Children's Advocacy Center Making an Impact
Despite only being open for a little more than five months, the Children’s Advocacy Center of Centre County (CAC) has already had a big impact on the community.
The center, located at Mount Nittany Health’s Medical Park Lane, provides collaborative care to children who may have been abused, according to its website. By gathering representatives from multiple organizations together at one time to interview young victims -- the kids are spared the anguish of answering painful questions over and over.
One of the main goals of the center is to bring “awareness that child abuse is prevalent in every community” and “provide the community the opportunity to be involved in combating the issue and educating the community as well,” says Kristina Taylor-Porter, CAC director.
Being the only Children’s Advocacy Center in central Pennsylvania, Taylor-Porter says a lot of surrounding counties have been utilizing its services for interviews and exams.
“We’ve definitely been working on building relationships with the surrounding counties,” she says. “Our approach is to ensure that there’s a team … in the investigation of child abuse. It may be a little different than what the counties are used to, but we really push to make sure that the kids are getting the best service, not only from the CAC but from the team that’s supposed to be doing the investigation.”
“We’re still developing our best procedures,” Taylor-Porter says. “Every CAC is different and working in different counties, we really have to adjust to the culture of that county.”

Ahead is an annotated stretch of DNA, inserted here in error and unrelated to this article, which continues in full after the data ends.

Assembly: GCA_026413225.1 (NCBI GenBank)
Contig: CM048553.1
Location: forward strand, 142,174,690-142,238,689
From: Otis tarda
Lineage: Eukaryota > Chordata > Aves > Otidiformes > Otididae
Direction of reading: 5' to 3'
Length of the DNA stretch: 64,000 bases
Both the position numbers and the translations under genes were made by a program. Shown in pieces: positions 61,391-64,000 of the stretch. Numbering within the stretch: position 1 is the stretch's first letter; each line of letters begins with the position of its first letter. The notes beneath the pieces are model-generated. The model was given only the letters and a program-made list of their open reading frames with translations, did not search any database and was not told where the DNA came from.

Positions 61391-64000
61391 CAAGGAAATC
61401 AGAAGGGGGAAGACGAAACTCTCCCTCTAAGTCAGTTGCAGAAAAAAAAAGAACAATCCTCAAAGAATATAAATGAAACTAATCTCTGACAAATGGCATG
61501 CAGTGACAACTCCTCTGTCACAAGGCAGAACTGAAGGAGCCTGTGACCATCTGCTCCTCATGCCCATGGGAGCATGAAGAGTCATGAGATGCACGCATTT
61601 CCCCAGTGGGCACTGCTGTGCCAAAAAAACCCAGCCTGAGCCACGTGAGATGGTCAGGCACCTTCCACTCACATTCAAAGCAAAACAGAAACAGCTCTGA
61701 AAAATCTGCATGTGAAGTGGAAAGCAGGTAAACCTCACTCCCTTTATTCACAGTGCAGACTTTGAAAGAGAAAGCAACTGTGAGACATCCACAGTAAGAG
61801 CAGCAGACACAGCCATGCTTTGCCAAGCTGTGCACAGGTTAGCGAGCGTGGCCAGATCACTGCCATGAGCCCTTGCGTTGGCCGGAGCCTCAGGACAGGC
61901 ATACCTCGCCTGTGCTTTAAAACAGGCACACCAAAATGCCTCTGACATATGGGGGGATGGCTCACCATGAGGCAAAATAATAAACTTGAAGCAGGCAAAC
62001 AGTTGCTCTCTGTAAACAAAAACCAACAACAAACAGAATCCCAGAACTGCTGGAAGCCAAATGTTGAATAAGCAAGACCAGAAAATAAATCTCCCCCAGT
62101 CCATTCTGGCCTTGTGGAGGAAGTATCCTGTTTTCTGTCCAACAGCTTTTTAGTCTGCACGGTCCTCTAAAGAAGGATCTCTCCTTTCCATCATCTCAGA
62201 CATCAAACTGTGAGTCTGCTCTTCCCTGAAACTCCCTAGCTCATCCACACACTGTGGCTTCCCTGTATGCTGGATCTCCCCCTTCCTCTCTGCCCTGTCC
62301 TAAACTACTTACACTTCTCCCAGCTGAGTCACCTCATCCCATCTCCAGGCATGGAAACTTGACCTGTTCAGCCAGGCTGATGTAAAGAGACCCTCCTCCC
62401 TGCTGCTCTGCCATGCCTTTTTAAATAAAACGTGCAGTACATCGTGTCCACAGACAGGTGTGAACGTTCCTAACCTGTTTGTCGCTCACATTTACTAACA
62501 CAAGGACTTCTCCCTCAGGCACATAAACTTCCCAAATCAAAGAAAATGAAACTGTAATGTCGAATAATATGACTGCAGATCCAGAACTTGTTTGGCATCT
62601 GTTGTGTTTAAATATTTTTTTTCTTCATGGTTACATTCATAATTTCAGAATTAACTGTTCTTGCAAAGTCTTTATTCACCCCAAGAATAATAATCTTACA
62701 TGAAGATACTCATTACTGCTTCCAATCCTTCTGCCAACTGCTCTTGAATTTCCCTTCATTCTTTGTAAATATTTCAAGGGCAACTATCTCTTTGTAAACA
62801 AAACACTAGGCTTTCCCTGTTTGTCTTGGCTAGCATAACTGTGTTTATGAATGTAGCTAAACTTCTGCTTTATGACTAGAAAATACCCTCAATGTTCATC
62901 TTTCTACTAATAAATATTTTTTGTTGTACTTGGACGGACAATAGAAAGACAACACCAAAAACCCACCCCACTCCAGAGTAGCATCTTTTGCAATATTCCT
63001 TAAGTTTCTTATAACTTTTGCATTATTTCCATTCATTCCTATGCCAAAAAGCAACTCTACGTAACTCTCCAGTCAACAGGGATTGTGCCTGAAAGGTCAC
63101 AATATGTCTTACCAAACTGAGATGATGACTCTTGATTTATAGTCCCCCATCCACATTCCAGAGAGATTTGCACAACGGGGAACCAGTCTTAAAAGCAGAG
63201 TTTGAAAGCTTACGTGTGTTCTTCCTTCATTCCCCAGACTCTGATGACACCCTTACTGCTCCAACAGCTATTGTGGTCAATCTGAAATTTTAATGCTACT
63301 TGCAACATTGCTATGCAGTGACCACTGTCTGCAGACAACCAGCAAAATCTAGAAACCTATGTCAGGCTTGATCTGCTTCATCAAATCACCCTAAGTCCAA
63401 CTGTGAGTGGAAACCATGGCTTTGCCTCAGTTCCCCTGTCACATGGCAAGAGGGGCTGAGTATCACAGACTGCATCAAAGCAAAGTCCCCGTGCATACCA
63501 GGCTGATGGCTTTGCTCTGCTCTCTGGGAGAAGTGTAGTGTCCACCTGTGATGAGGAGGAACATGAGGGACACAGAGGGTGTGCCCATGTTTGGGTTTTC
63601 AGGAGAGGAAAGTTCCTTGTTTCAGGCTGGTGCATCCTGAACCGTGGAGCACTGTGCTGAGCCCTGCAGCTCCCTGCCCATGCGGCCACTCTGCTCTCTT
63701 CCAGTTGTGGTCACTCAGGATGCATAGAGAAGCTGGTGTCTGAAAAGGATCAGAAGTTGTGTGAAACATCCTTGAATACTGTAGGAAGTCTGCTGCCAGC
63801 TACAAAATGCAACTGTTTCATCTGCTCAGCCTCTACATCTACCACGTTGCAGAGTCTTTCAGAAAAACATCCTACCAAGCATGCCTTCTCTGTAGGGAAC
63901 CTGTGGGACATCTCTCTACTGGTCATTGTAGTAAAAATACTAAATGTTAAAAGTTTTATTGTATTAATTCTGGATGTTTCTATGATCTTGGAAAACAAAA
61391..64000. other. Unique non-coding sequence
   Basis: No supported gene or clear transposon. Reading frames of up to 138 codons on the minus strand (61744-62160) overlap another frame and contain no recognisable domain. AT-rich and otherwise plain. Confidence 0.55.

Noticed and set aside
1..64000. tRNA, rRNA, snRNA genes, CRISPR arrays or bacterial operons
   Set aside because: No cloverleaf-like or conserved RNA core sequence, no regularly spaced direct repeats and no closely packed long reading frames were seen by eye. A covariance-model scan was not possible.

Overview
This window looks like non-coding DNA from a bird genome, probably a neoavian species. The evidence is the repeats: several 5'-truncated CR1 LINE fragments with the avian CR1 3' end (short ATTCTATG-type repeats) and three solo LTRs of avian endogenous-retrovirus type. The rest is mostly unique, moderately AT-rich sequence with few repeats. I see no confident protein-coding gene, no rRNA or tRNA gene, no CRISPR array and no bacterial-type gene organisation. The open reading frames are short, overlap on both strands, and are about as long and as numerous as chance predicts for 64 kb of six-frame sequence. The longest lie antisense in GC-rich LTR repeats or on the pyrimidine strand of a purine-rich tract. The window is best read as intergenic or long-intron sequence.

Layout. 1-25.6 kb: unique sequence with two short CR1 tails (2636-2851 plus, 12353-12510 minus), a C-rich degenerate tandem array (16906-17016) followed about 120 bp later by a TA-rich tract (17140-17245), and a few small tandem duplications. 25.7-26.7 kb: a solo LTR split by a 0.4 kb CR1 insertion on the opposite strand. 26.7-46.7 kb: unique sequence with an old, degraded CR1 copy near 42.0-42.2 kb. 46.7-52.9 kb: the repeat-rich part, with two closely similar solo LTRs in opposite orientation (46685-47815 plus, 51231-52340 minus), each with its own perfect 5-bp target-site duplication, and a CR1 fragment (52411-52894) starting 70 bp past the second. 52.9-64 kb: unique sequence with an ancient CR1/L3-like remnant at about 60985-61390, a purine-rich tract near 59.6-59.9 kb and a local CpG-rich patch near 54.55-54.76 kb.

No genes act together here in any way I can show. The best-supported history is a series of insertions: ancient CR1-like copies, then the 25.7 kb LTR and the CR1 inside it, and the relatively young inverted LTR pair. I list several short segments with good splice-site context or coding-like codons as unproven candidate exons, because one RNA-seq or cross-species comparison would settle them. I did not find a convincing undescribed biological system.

A major struggle in other counties is the availability of mental health services. This is true not only for the child, but also for family members who might need help as well.
The center recently selected a governing board, which Taylor-Porter says meets quarterly.
“They are making sure that we’re meeting the needs of the community and we’re representing CACs well within Pennsylvania,” Taylor-Porter says. The center is up for accreditation through the National Children’s Alliance, which is the national association and accrediting body for CACs, and the board is currently making sure those standards are being met.
Board members include: Patricia Best, Steve Brown, Herb Hand, Jack Infield and Kim Neely.
The center also recently hired Kimberly Saltsman, to conduct forensic interviews. Taylor-Porter says Saltsman comes in “highly-trained and prepared to conduct the interviews.” To even further her training, however, Saltsman will continue to attend various trainings. Taylor-Porter says, “We’re blessed to have her on board.”
“Part of what we do is also the medical exam onsite directly after our forensic interviews to ensure the child’s needs are being met,” Taylor-Porter says. “One of the things that we would like to have is additional trained staff to conduct those exams for emergency cases.” The center has submitted a grant proposal to the District Attorney’s office to obtain money for this.
In addition, the center received funds this year from Penn State’s 2013-14 bowl money. In all, the 12 Big Ten conference schools, including Penn State, were given a portion of what would have been Penn State’s bowl game revenue for the season to distribute to the child-focused agencies of their choice, according to Erin Welsh, Mount Nittany Health communications coordinator.
This year, Penn State gave half of its allocated funds, $114,693.88, to the center, she says. The other half was distributed to the Stewards of Children Program.
“That has been a huge help in terms of assisting in our financial needs,” Taylor-Porter says. “The fact that we’re receiving additional funds to support and sustain our services is validation that our services are much needed in the community.”